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ACU Home > Major Events > News > 2004 News Archive > Malagasy students arrive, are welcomed to ACU, Abilene

Malagasy students arrive, are welcomed to ACU, Abilene



For immediate release
Aug. 5, 2004

Students, faculty and staff at Abilene Christian University welcomed 22 students from Madagascar at a reception Wednesday. The students arrived in Abilene Tuesday evening and were formally welcomed by the city and the university Wednesday.

The students came to ACU through a unique scholarship program to educate future leaders for Madagascar, an island nation off the coast of Africa. The arrangement came about through a visit to Madagascar by Dr. John Tyson, ACU vice president for development. The agreement was formalized in April between Tyson and President Ravalomanana.

At the reception, Tyson described his conversations with the Malagasy president. Ravalomanana presented himself as a Christian businessman and was excited to learn of ACU, Tyson said.

"He banged his fist on his desk and said 'Thatís just the kind of place Iím looking for to develop the leaders of the future for Madagascar,'" Tyson said.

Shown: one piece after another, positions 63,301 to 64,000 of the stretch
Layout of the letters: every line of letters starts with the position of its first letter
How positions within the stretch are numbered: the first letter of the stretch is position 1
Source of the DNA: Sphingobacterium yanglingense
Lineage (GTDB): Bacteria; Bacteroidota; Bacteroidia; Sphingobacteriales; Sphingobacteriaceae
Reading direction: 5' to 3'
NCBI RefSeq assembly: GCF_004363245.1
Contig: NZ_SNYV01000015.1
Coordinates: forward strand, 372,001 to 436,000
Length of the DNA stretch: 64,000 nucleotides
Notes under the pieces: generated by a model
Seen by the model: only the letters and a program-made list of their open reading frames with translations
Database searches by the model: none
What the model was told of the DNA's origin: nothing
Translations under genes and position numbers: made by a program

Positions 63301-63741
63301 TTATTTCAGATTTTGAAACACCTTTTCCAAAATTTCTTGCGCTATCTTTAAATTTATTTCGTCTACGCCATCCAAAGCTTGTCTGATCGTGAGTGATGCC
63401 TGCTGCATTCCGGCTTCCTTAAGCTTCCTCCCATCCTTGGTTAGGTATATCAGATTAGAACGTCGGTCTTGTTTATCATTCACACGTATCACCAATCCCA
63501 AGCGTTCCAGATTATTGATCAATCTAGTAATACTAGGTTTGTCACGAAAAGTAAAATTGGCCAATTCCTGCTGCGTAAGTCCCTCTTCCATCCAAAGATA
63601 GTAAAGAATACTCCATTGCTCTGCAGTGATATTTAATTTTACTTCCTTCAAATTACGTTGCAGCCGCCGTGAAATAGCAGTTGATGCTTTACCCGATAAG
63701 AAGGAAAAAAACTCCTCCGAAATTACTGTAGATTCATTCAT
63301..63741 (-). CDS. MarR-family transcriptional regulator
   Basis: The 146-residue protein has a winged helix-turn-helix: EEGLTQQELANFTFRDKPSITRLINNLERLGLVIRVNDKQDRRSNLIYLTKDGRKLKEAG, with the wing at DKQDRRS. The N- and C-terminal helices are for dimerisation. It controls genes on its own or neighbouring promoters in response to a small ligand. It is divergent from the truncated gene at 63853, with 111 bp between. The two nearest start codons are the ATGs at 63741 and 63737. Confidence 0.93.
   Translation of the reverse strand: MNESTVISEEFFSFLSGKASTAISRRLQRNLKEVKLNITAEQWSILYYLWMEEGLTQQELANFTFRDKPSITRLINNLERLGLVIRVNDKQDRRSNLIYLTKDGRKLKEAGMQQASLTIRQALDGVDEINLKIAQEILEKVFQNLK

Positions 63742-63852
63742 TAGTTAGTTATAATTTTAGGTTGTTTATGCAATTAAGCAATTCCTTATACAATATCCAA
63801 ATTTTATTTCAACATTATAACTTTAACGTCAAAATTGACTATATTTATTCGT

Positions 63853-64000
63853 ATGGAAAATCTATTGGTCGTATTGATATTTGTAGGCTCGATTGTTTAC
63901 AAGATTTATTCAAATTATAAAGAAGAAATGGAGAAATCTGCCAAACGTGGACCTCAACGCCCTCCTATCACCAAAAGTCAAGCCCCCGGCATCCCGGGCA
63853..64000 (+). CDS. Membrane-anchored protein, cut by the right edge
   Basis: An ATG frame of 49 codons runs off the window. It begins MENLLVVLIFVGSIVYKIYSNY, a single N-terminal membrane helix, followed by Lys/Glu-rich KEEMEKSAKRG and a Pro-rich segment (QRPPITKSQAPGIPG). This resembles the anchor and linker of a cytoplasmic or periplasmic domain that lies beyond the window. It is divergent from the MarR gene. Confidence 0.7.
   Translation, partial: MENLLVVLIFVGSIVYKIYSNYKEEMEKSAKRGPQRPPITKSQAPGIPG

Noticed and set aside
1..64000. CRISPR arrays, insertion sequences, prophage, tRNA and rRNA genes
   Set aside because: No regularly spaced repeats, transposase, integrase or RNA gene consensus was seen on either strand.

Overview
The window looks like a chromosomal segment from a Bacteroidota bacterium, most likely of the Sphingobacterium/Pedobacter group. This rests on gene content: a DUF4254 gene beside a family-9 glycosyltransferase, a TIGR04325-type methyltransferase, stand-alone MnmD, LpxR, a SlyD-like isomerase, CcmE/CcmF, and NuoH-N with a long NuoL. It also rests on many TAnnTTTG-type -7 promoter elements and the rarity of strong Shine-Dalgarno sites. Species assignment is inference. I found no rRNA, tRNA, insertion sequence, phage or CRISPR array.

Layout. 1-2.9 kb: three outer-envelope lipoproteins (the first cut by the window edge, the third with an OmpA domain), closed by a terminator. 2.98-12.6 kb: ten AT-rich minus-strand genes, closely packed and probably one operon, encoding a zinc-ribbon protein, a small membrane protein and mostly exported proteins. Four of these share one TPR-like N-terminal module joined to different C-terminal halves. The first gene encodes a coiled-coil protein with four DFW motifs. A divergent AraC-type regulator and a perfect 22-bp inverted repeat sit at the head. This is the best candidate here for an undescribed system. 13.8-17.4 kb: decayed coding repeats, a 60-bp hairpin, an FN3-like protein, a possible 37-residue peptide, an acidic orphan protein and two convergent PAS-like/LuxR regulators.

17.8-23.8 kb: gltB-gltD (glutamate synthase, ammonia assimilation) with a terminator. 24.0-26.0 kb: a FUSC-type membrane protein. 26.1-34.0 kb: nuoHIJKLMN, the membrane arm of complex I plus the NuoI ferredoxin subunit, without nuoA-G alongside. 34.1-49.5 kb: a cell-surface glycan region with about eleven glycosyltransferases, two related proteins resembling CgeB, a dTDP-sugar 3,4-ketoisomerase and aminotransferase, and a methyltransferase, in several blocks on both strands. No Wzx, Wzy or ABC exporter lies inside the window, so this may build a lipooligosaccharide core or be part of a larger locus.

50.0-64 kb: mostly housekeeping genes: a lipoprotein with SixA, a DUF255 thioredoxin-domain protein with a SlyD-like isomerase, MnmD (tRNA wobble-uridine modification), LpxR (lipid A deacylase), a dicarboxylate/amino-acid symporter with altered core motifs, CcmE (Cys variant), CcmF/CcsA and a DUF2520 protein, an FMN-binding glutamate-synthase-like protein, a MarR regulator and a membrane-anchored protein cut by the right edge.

Also at the reception, Anthony Williams, mayor pro tem for the City of Abilene, welcomed the students on behalf of the city and presented a proclamation from the mayor declaring Aug. 4, 2004 Madagascar ACU Students Day in Abilene.

After being formally welcomed by Dr. Dwayne VanRheenen, provost, on behalf of the faculty and administration, and by Layne Rouse, executive president of the Studentsí Association, on behalf of the student body, the 22 Malagasy students participated in the reception by singing a Malagasy song to the crowd.

English language courses, American culture classes and typical college orientation activities will occupy much of the next two weeks for the students. They will also participate in social events and Abilene outings.

The 22 students are all scholarship recipients from 15 regions of the Republic of Madagascar, and their tuition for the next four years will be paid by the government of Madagascar. Students who accepted the scholarship agreed to return to their home nation for at least two years upon graduation, according to Madagascarís Minister of Education, Haja Razafinjatovo.

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If you are a member of the media who would like more information about this release, please contact Wendy Kilmer, Director of Public Relations.

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Last Update: December 17, 2007
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